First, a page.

Zanzibar’s red colobus monkeys much more numerous than thought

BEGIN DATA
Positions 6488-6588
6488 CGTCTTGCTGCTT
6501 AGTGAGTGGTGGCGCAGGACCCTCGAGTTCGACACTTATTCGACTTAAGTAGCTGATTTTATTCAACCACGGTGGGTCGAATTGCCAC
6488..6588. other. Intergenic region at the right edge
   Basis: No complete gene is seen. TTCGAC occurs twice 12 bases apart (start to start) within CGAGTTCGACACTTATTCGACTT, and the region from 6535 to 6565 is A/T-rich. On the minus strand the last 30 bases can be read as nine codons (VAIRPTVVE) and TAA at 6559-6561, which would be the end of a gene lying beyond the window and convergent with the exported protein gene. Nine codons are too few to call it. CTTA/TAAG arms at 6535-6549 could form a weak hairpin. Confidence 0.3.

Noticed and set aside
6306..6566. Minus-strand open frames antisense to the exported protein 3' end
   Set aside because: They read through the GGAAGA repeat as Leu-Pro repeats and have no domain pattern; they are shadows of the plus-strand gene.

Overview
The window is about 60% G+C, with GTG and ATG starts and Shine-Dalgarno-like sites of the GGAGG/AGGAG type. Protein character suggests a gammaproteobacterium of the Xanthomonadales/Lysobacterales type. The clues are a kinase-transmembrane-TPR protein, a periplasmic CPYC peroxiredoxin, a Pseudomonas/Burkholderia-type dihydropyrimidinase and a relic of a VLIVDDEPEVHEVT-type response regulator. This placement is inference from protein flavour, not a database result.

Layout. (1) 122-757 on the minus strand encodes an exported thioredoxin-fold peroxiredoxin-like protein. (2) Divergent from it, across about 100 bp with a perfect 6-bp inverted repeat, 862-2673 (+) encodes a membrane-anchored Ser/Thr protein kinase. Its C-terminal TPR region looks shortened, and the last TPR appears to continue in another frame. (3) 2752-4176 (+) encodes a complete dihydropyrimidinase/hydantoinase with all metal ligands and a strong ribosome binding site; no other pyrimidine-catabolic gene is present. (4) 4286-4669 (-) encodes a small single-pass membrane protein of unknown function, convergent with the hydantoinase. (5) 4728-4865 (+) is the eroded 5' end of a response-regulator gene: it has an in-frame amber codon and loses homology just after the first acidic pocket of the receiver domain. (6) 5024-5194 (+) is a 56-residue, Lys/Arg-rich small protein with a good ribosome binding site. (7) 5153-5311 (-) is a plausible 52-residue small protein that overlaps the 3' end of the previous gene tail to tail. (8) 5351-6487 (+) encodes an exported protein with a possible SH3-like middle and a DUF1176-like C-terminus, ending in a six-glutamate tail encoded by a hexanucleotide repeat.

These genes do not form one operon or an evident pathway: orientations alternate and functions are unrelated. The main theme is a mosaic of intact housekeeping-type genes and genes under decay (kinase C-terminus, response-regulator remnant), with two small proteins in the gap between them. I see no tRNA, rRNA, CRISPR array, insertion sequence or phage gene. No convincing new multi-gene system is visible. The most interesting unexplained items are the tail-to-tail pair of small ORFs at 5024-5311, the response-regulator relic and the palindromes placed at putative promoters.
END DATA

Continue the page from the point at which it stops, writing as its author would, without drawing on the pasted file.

first_img Popular in the CommunitySponsoredSponsoredOrangutan found tortured and decapitated prompts Indonesia probeEMGIES17 Jan, 2018We will never know the full extent of what this poor Orangutan went through before he died, the same must be done to this evil perpetrator(s) they don’t deserve the air that they breathe this has truly upset me and I wonder for the future for these wonderful creatures. So called ‘Mankind’ has a lot to answer for we are the only ones ruining this world I prefer animals to humans any day of the week.What makes community ecotourism succeed? In Madagascar, location, location, locationScissors1dOther countries should also learn and try to incorporateWhy you should care about the current wave of mass extinctions (commentary)Processor1 DecAfter all, there is no infinite anything in the whole galaxy!Infinite stupidity, right here on earth.The wildlife trade threatens people and animals alike (commentary)Anchor3dUnfortunately I feel The Chinese have no compassion for any living animal. They are a cruel country that as we knowneatbeverything that moves and do not humanily kill these poor animals and insects. They have no health and safety on their markets and they then contract these diseases. Maybe its karma maybe they should look at the way they live and stop using animals for all there so called remedies. DisgustingConservationists welcome China’s wildlife trade banThobolo27 JanChina has consistently been the worlds worst, “ Face of Evil “ in regards our planets flora and fauna survival. In some ways, this is nature trying to fight back. This ban is great, but the rest of the world just cannot allow it to be temporary, because history has demonstrated that once this coronavirus passes, they will in all likelihood, simply revert to been the planets worst Ecco Terrorists. Let’s simply not allow this to happen! How and why they have been able to degrade this planets iconic species, rape the planets rivers, oceans and forests, with apparent impunity, is just mind boggling! Please no more.Probing rural poachers in Africa: Why do they poach?Carrot3dOne day I feel like animals will be more scarce, and I agree with one of my friends, they said that poaching will take over the world, but I also hope notUpset about Amazon fires last year? Focus on deforestation this year (commentary)Bullhorn4dLies and more leisSponsoredSponsoredCoke is again the biggest culprit behind plastic waste in the PhilippinesGrapes7 NovOnce again the article blames companies for the actions of individuals. It is individuals that buy these products, it is individuals that dispose of them improperly. If we want to change it, we have to change, not just create bad guys to blame.Brazilian response to Bolsonaro policies and Amazon fires growsCar4 SepThank you for this excellent report. I feel overwhelmed by the ecocidal intent of the Bolsonaro government in the name of ‘developing’ their ‘God-given’ resources.U.S. allocates first of $30M in grants for forest conservation in SumatraPlanet4dcarrot hella thick ;)Melting Arctic sea ice may be altering winds, weather at equator: studyleftylarry30 JanThe Arctic sea ice seems to be recovering this winter as per the last 10-12 years, good news.Malaysia has the world’s highest deforestation rate, reveals Google forest mapBone27 Sep, 2018Who you’re trying to fool with selective data revelation?You can’t hide the truth if you show historical deforestation for all countries, especially in Europe from 1800s to this day. WorldBank has a good wholesome data on this.Mass tree planting along India’s Cauvery River has scientists worriedSurendra Nekkanti23 JanHi Mongabay. Good effort trying to be objective in this article. I would like to give a constructive feedback which could help in clearing things up.1. It is mentioned that planting trees in village common lands will have negative affects socially and ecologically. There is no need to even have to agree or disagree with it, because, you also mentioned the fact that Cauvery Calling aims to plant trees only in the private lands of the farmers. So, plantation in the common lands doesn’t come into the picture.2.I don’t see that the ecologists are totally against this project, but just they they have some concerns, mainly in terms of what species of trees will be planted. And because there was no direct communication between the ecologists and Isha Foundation, it was not possible for them to address the concerns. As you seem to have spoken with an Isha spokesperson, if you could connect the concerned parties, it would be great, because I see that the ecologists are genuinely interested in making sure things are done the right way.May we all come together and make things happen.Rare Amazon bush dogs caught on camera in BoliviaCarrot1 Feba very good iniciative to be fallowed by the ranchers all overSponsored Article published by John Cannon Agriculture, Animals, Bushmeat, Conservation, Deforestation, Endangered Species, Environment, Extinction, Happy-upbeat Environmental, Hunting, Islands, Mammals, Monkeys, Primates, Protected Areas, Rainforests, Tropical Forests, Wildlife, Wildlife Conservation center_img The team logged 4,725 hours over 2 years tracking down more than 4,000 individual Zanzibar red colobus monkeys (Piliocolobus kirkii).Protected areas house nearly 70 percent of the monkeys they found, where monkey groups tended to be larger and to have more females than those outside of parks and reserves.The team also found that a relatively small number of young monkeys survive to adulthood, and they concluded that the overall population might be declining. Zanzibar is home to many more individuals of an endemic monkey species than biologists previously believed, according to a recent study.“Scientists have known about the Zanzibar red colobus monkey for 150 years, yet this is the first systematic study of this poorly understood species across its entire range,” said biologist Tim Davenport in a statement. Davenport directs the Wildlife Conservation Society in Tanzania and was the lead author of a paper published on Dec. 7 in the journal Oryx.The team logged 4,725 hours over two years tracking down more than 4,000 individual Zanzibar red colobus monkeys (Piliocolobus kirkii) — nearly 3 1/2 times more than past estimates. Davenport and his team gathered information on the sizes of the groups, as well as the ages and sexes of the monkeys they found. The IUCN-listed Endangered primate is found only in the islands that make up Zanzibar, a region of Tanzania in the Indian Ocean.Although the recent survey revealed a larger population of Zanzibar red colobus monkeys than previously estimated, the researchers believe that the species may be declining. Photo ©Tim R.B. Davenport courtesy of WCS.“The systematic assessment redefines almost everything we know about this amazing animal, and is now guiding effective management strategies for this species,” Davenport said.Protected areas house nearly 70 percent of the monkeys they found, and the groups tended to be larger and to have more females than those outside these parks and reserves.“The results indicate that P. kirkii is resilient and thriving far better than assumed,” the authors wrote.However, deforestation rates on the island are high, topping 19 square kilometers (7.3 square miles) a year as the number of people living in Zanzibar grows and with it the need for more room for housing and farming. That expansion increases the chances that tree-dwellers like Zanzibar red colobus monkeys might steal crops or that hunters could go after them.Infographic by WCS-Tanzania.The team also found that a relatively small number of young monkeys survive to adulthood, leading to the conclusion that, despite the higher-than-estimated total numbers observed, the overall population might be declining. What’s more, the researchers weren’t able to find any monkeys in four spots where they’d once been.As a result, Davenport and his colleagues recommend the creation of a new reserve to protect the species. They also said the monkeys could be a draw for tourists.“The Zanzibar red colobus monkey is unique to Zanzibar and could be a wonderful example of how conservation efforts can succeed in protecting both wildlife and habitat, which in turn benefits communities,” Davenport said.The study also revealed that only a small number of young monkeys survive to adulthood. Photo ©Tim R.B. Davenport courtesy of WCS.They also advocate shining an even brighter spotlight on the animal by designating it as the national animal of Zanzibar, which maintains a degree of autonomy from Tanzania.“The species could serve as a fitting symbol for both Zanzibar and the government’s foresight in wildlife management,” Davenport said.CITATIONDavenport, T. R., Fakih, S. A., Kimiti, S. P., Kleine, L. U., Foley, L. S., & De Luca, D. W. (2017). Zanzibar’s endemic red colobus Piliocolobus kirkii: first systematic and total assessment of population, demography and distribution. Oryx, 1-9.Banner image of a Zanzibar red colobus monkey ©Tim R.B. Davenport courtesy of WCS.FEEDBACK: Use this form to send a message to the author of this post. If you want to post a public comment, you can do that at the bottom of the page.last_img